Common Rodent Entry Locations
The general rule is, if you can fit your thumb in the hole, rats and mice can get in. To keep rodents out, you will need to find and seal ALL access points that are ¼ in or larger. The best places to look are:
- Gaps around doors and windows. Garage doors should have intact weather stripping. Poorly-fitting windows and doors should be replaced or repaired. Windows that are opened should have screens.
- Cracks in foundations and walls. Be sure to check all the way from the ground to the roof. Rats can climb up textured walls and enter cracks at the roof line.
- Openings to the roof, including vents and chimneys. Vents should be intact with no large gaps. Chimneys should have caps to exclude rats and wildlife.
- Openings where pipes, wires, and cables enter the home. In older holes these were often drilled large and are major access points for rats. Cover these openings with ¼ inch hardware cloth, sheet metal, or cement filler.
- Openings in roof or eaves. At the junction of roof pitches or gables, there may be openings that allow rats to access the attic. Replace missing or broken roof tiles.
- Underground. Norway (sewer) rats have the ability to enter the home underground or through the sewer lines. They find breaks in drain pipes caused by faulty joints, poor construction, or by tree roots. You can sometimes find their burrows in yards, under sidewalks, driveways, or under buildings.
Rats will try to return to their nest once they have been excluded and will attempt to make new access points. Continue closing access points until you are sure the rats are no longer getting inside.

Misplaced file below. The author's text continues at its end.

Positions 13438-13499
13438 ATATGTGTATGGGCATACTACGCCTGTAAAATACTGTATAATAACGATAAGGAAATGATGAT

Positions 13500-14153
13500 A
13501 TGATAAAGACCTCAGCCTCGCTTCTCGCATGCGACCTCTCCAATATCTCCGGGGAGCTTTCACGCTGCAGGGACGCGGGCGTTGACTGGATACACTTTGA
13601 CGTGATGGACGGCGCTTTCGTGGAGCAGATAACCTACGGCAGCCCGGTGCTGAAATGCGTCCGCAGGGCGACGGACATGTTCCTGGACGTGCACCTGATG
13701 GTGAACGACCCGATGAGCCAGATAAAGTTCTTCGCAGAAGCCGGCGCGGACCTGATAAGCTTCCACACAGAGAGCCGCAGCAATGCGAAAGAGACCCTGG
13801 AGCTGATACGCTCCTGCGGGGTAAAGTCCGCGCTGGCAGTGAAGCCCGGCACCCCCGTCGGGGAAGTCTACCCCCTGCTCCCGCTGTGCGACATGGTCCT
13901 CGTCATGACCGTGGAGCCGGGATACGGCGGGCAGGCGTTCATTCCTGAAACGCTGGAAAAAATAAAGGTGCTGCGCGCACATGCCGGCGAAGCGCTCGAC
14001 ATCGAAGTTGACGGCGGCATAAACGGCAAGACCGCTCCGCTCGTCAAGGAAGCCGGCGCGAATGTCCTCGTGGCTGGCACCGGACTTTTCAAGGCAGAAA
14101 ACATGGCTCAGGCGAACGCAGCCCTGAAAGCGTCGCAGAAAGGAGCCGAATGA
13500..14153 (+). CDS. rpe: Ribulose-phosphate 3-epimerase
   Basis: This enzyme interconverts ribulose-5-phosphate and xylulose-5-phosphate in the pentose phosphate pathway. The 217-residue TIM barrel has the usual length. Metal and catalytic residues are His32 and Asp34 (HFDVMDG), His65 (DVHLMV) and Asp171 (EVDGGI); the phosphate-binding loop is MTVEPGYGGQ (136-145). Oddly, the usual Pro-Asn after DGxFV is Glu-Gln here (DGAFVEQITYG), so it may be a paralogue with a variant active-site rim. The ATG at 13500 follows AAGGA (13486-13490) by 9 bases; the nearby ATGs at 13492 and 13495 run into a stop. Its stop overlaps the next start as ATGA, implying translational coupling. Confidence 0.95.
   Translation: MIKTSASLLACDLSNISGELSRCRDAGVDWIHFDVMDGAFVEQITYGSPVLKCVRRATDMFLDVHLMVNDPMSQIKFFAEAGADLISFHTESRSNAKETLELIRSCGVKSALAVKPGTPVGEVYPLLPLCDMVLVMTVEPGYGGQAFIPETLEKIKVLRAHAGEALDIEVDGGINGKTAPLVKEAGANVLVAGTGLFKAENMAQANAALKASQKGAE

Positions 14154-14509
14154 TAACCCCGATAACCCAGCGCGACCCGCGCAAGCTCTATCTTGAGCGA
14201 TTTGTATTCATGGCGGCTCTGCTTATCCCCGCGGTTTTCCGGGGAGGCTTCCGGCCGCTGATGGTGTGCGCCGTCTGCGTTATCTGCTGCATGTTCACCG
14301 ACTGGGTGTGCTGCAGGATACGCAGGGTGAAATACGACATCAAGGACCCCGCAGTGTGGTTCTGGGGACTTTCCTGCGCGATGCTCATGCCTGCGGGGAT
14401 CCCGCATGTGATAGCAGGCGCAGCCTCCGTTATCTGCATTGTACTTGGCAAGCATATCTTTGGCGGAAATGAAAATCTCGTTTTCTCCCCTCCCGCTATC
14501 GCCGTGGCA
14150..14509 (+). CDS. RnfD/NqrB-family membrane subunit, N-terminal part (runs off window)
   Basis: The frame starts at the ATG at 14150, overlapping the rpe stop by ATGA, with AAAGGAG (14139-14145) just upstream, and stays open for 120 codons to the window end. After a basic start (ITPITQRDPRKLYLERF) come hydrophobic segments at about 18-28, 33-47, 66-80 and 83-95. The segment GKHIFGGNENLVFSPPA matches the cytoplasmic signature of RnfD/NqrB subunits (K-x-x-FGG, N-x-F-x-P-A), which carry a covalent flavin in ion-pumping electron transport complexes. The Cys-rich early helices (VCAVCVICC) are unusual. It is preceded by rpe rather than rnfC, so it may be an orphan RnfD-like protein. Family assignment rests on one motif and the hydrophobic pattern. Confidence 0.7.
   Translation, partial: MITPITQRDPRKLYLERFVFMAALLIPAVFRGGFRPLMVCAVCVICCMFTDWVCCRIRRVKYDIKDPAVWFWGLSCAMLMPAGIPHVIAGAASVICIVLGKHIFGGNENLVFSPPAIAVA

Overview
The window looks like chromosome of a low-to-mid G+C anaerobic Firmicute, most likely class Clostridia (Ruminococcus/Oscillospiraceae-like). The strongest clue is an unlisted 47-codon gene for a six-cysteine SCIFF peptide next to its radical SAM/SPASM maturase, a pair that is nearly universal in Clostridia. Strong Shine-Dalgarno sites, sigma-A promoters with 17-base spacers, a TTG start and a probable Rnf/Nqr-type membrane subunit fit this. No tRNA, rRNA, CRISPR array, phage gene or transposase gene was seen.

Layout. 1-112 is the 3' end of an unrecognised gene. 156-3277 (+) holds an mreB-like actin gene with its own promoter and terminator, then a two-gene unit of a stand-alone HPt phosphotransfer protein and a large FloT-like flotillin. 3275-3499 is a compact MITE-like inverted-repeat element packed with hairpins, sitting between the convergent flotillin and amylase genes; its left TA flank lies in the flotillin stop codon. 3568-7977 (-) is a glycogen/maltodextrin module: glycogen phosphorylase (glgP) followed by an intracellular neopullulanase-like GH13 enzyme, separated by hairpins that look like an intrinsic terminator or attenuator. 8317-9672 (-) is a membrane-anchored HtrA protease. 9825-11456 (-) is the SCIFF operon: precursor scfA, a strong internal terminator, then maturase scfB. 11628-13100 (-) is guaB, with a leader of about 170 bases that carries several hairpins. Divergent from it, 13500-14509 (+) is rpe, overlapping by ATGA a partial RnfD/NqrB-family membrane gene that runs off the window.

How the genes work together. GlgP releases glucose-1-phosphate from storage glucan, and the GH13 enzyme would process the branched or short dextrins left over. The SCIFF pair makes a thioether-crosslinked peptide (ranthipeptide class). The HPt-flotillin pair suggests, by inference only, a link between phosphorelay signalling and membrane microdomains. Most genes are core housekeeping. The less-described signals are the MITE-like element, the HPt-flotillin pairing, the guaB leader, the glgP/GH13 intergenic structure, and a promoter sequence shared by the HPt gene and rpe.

Signs of Rodent Activity
Live rat sightings after dark are a sure sign that rats are around however there are many other signs that can help determine whether rodents are present inside:
Rub and Grease Marks
Rats will often use the same route of travel to move between their nest and sources of food or water. This is called a ‘runway’. Over time, dirt and oils from their fur will leave a smudge or stain on walls or other surfaces. You may see these rub marks on beams or rafters, on vertical pipes, or along ledges. You may also see swing marks where rats ‘swing’ their bodies under obstacles.
You may find rodent droppings around compost or garbage bins, near pet food bowls, or in attics. New droppings look shiny, old droppings look dusty. If you aren’t sure, clean the area and watching for new droppings. Wear gloves and spray areas down with disinfectant before cleaning in order to protect yourself from diseases.
Rats gnaw to enlarge holes, gain access to structures or containers, to “taste” novel surfaces, or just for fun. Gnaw damage can be seen on plastic or cardboard containers, wiring, or access points to the outside. Wire damage may cause house fires. Rats have two lower incisors and most containers will show two knife-like teeth marks per bite.
Rats have very small tracks with four toes on the front feet and five toes on the back. The tail usually does not drag. Rats usually like to sit and eat or gnaw and do not run back and forth much so the tracks are distinct. Mouse tracks look similar but are much smaller. Mice run back and forth a lot causing the tracks to be muddled and look like a lot of overlapping dots.
Burrows or Holes
Norway rats create burrows or holes for nesting and storage. All rats may create holes to gain access to structures.
Signs of Rats Feeding
Rats sometimes drag food to a safe location to consume it, or cache for later. You may see piles of snail shells, wrappers, or vegetation in sheltered locations. Rats will also leave bite marks on fruits, vegetables, food containers, or nuts. Roof rats often gnaw the peel from citrus fruits on trees, leaving the flesh behind.
If rats get inside your house or other structure, you may hear noises – feet pattering, small thumps, squeaks, or gnawing noises - from the attic or walls, especially at night. Outdoors in the evening and morning you may hear vegetation rustling.
Odors and insects
Severe infestations may create odors from urine or droppings. If rodents die in the walls there may be a ‘dead animal’ smell as well as a large number of flies appearing indoors. Infestations may also bring with them rat fleas or mites that may bite people.
Page last reviewed: July 23, 2021